9 You, however, are not controlled by the sinful nature but are in the Spirit, if indeed the Spirit of God lives in you. And if anyone does not have the Spirit of Christ, they do not belong to Christ.10 But if Christ is in you, then even though your body is subject to death because of sin, the Spirit gives life because of righteousness.

11 And if the Spirit of him who raised Jesus from the dead is living in you, he who raised Christ from the dead will also give life to your mortal bodies because of his Spirit who lives in you.

My thoughts -

Are we controlled by our sinful natures? Are we "only human", with all of our faults and frailties destined to be stuck in our cycle of sin, forgiveness, sin again? Do we HAVE to do what we want not to do and have to NOT do what we want to do? In Romans 7:15 Paul describes this process in a way I identify with all too well: "I do not understand what I do. For what I want to do I do not do, but what I hate I do." This is sin. I feel powerless to do what I know I ought to, and yet what I know I shouldn't comes far too easily. But does it HAVE to be this way? Is that just human nature and unavoidable? Is there no hope for me; for us?

Maybe I keep harping on this because I'm trying to get it through my thick head but Jesus didn't die for us for AFTER we're dead. Grace isn't our your-sins-are-forgiven-now-you-get-out-of-hell-free card. Grace frees us from sin. Grace breaks this cycle of sin. Grace doesn't just forgive us, but EMPOWERS us. It doesn't free us from past sins, but from present and future ones, as well. WE DON'T HAVE TO SIN. I can't say that enough.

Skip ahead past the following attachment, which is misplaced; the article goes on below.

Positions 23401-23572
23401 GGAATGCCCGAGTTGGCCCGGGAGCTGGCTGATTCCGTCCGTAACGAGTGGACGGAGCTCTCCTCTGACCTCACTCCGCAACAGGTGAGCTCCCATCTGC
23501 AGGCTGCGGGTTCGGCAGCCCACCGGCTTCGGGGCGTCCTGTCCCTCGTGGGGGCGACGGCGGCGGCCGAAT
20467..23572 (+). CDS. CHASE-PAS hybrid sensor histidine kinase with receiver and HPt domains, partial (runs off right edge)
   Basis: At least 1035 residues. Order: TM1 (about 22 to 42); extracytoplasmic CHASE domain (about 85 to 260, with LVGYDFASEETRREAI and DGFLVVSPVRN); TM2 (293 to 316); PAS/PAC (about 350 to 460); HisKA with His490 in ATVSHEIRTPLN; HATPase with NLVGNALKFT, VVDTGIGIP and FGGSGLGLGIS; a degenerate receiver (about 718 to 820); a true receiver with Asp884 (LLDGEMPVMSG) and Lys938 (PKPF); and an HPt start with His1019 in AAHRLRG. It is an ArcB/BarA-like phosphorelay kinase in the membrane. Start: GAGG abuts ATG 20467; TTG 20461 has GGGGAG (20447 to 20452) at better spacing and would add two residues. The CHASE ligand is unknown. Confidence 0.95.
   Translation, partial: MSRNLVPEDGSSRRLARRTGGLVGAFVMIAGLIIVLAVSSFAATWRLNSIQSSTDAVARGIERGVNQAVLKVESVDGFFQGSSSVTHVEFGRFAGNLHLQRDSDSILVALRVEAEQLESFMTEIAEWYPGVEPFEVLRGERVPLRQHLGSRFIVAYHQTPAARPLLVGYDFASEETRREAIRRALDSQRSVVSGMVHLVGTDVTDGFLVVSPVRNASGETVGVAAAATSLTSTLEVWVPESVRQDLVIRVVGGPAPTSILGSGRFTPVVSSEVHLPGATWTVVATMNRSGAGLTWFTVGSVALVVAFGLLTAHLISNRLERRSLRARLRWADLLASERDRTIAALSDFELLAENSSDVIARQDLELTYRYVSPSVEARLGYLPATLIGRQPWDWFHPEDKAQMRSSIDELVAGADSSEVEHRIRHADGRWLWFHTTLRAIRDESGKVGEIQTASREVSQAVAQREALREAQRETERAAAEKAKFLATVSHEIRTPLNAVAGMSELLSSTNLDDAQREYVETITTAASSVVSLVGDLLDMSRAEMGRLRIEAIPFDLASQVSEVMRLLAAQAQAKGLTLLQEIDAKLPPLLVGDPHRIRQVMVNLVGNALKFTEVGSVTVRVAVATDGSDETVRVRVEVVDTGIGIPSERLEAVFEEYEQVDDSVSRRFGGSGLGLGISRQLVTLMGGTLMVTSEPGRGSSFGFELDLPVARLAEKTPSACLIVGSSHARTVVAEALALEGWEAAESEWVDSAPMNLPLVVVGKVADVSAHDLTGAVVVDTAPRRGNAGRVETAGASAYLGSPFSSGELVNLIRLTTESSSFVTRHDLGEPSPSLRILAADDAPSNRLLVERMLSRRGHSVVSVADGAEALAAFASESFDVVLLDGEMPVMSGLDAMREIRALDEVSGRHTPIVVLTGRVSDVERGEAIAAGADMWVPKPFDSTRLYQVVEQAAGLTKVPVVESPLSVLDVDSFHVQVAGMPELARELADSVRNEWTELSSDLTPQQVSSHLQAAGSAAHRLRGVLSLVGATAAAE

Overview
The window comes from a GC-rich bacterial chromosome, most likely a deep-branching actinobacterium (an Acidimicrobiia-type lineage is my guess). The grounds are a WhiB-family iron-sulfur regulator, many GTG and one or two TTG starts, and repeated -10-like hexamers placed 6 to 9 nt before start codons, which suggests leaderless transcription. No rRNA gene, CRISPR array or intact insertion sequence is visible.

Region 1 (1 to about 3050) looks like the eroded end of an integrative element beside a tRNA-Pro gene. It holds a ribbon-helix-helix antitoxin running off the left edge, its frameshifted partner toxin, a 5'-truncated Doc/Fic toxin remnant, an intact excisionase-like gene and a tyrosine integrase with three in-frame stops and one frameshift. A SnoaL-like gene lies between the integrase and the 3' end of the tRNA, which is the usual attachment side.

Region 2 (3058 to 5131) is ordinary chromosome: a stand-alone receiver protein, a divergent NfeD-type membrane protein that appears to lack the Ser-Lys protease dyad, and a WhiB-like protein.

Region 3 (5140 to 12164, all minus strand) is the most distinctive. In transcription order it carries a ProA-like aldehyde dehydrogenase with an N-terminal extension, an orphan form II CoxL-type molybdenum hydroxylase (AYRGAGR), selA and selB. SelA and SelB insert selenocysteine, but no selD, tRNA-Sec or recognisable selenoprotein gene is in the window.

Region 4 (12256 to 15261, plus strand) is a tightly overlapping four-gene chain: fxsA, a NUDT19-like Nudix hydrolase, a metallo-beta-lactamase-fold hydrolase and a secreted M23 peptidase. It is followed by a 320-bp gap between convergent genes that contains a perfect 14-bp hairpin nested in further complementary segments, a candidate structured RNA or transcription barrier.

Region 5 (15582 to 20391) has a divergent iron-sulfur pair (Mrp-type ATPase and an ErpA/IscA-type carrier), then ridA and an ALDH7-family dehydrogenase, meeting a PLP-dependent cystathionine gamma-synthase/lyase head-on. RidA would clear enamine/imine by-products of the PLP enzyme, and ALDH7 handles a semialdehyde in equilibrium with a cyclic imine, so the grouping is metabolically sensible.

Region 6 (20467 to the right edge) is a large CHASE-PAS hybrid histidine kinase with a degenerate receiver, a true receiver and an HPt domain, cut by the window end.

Sure, maybe demanding perfection seems like it's too much. And expecting perfection is a way too be let down. But what about EMPOWERING perfection? Can we wrap our heads around that concept? Can we accept that Grace EMPOWERS us to no longer sin? That we CAN do that which we know God desires from us? That we can STOP doing that which we know is KILLING us?

Do we have hope for this life or just for the next? I need hope now. I need to be better now. I can't keep living like I've been living and I need to KNOW that's possible. I know everything I've done. I am acutely aware of all of my failings, even if I mask them well. I know what keeps me up at night. I don't want to live with it anymore. Jesus died to take it from me. All that I have done, all that I have failed to do, all of my shortcomings. Jesus died to take them from me and to let me live and love in the way that God has intended me to.

So now I have life. And now I GET to love. And now I GET to share that love with others. I don't follow God because I HAVE to, I GET to. I am EMPOWERED to. It's better here, living the way that your Designer?Creator/Sustainer intended. I have new life. More than that, I have LIFE.

What really brings this all home to me is verse 11: "And if the Spirit of him who raised Jesus from the dead is living in you, he who raised Christ from the dead will also give life to your mortal bodies because of his Spirit who lives in you." This life is not for your soul. This life is not an afterlife. This isn't a get-out-of-hell thing. The Spirit gives life to your MORTAL bodies.